"This is the shortest day in all the year, and I am going home to hold a feast after my travels. I see you have taken good care of my dog, and now if you will come with me to my house, he and I will do our best to entertain you. Here is our company."

As the old woman spoke there was a sound of far-off flutes and bugles, then a glare of lights; and a great company, clad so grandly that they shone with gold and jewels, came in open chariots, covered with gilding and drawn by snow-white horses. The first and finest of the chariots was empty. The old woman led Childe Charity to it by the hand, and the ugly dog jumped in before her. The proud cousins, in all their finery, had by this time come to the door, but nobody wanted them; and no sooner was the old woman and her dog within the chariot than a marvellous change passed over them, for the ugly old woman turned at once to a beautiful young princess, with long yellow curls and a robe of green and gold, while the ugly dog at her side started up a fair young prince, with nut-brown hair and a robe of purple and silver.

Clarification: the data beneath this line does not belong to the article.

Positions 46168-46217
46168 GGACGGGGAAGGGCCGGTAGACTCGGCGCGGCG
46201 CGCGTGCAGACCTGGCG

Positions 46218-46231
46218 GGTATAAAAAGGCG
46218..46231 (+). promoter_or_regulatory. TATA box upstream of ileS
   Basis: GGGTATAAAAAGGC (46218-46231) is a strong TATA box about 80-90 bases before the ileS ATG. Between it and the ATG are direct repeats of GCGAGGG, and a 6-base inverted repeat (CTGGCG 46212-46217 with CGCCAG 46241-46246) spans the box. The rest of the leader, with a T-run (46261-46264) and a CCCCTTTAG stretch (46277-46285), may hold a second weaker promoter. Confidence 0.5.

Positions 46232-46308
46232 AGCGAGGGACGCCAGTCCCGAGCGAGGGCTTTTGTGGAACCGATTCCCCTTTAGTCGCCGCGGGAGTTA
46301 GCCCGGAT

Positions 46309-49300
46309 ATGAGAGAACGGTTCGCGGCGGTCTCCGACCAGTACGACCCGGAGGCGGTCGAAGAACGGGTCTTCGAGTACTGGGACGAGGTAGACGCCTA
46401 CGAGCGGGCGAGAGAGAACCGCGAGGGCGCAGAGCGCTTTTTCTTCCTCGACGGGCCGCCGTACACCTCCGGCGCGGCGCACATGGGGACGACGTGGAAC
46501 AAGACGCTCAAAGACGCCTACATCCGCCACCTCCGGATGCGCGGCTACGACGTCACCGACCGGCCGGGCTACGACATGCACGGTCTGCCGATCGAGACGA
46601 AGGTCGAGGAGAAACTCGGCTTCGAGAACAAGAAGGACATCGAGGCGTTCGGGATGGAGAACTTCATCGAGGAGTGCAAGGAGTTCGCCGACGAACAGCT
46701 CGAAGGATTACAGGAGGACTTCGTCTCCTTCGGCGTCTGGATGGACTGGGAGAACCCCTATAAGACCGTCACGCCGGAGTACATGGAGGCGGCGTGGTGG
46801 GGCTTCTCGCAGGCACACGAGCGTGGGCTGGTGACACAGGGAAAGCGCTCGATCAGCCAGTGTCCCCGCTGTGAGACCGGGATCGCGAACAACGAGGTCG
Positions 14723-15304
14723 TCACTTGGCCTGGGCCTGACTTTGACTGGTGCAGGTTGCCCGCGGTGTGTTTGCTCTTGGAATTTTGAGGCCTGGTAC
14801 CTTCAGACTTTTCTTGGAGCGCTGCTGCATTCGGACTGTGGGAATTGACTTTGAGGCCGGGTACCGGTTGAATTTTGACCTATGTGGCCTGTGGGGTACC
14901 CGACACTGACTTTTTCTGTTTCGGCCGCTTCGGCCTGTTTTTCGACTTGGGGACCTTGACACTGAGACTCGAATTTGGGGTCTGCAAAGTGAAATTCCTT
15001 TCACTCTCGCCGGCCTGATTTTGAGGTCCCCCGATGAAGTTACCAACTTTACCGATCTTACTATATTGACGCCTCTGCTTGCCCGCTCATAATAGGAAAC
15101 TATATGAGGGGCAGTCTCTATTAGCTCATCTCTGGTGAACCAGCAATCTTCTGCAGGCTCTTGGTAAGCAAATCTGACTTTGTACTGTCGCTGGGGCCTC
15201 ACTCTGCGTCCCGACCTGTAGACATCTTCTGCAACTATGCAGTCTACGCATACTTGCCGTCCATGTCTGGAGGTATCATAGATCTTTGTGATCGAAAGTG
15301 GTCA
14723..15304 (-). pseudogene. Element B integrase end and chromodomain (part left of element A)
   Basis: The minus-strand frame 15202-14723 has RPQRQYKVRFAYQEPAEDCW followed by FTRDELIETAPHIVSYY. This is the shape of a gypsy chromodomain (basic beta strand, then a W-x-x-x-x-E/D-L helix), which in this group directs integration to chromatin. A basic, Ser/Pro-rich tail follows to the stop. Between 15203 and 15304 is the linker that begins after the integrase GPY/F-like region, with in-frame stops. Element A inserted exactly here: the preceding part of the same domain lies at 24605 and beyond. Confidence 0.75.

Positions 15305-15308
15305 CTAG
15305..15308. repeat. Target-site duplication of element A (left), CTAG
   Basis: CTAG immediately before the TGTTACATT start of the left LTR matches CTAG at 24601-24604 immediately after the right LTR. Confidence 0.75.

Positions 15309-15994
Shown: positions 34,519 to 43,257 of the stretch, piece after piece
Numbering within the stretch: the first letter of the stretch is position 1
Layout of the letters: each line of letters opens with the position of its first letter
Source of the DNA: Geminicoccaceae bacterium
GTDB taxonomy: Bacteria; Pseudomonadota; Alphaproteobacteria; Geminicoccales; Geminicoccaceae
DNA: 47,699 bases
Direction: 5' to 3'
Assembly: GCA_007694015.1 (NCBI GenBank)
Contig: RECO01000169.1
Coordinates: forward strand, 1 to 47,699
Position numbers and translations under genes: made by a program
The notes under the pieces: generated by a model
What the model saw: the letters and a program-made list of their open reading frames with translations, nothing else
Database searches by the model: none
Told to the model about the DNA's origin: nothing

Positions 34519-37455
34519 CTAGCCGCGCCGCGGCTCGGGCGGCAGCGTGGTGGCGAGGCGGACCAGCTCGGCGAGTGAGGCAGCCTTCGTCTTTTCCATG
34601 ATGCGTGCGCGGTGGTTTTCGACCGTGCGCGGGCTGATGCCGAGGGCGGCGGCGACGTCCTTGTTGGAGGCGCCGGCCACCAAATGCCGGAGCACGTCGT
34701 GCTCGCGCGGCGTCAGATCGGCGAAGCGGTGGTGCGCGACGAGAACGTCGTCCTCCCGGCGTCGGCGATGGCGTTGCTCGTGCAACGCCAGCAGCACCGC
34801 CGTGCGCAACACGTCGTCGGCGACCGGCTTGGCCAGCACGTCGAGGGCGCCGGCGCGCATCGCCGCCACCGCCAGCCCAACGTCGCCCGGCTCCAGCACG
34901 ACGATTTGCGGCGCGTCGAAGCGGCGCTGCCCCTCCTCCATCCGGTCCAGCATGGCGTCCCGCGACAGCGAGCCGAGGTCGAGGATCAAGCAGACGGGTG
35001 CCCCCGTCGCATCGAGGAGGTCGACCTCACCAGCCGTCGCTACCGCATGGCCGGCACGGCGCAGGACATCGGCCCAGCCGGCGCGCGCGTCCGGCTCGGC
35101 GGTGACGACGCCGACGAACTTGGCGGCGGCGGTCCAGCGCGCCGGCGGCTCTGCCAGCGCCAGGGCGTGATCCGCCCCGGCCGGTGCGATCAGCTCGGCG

"We are," said they, as the chariots drove on, and the little girl sat astonished, "a prince and princess of Fairyland, and there was a wager between us whether or not there were good people still to be found in these false and greedy times. One said Yes, and the other said No; and I have lost," said the prince, "and must pay the feast and presents."

Childe Charity never heard any more of that story. Some of the farmer's household, who were looking after them through the moonlight night, said the chariots had gone one way across the meadows, some said they had gone another, and till this day they cannot agree upon the direction. But Childe Charity went with that noble company into a country such as she had never seen—for primroses covered all the ground, and the light was always like that of a summer evening. They took her to a royal palace, where there was nothing but feasting and dancing for seven days.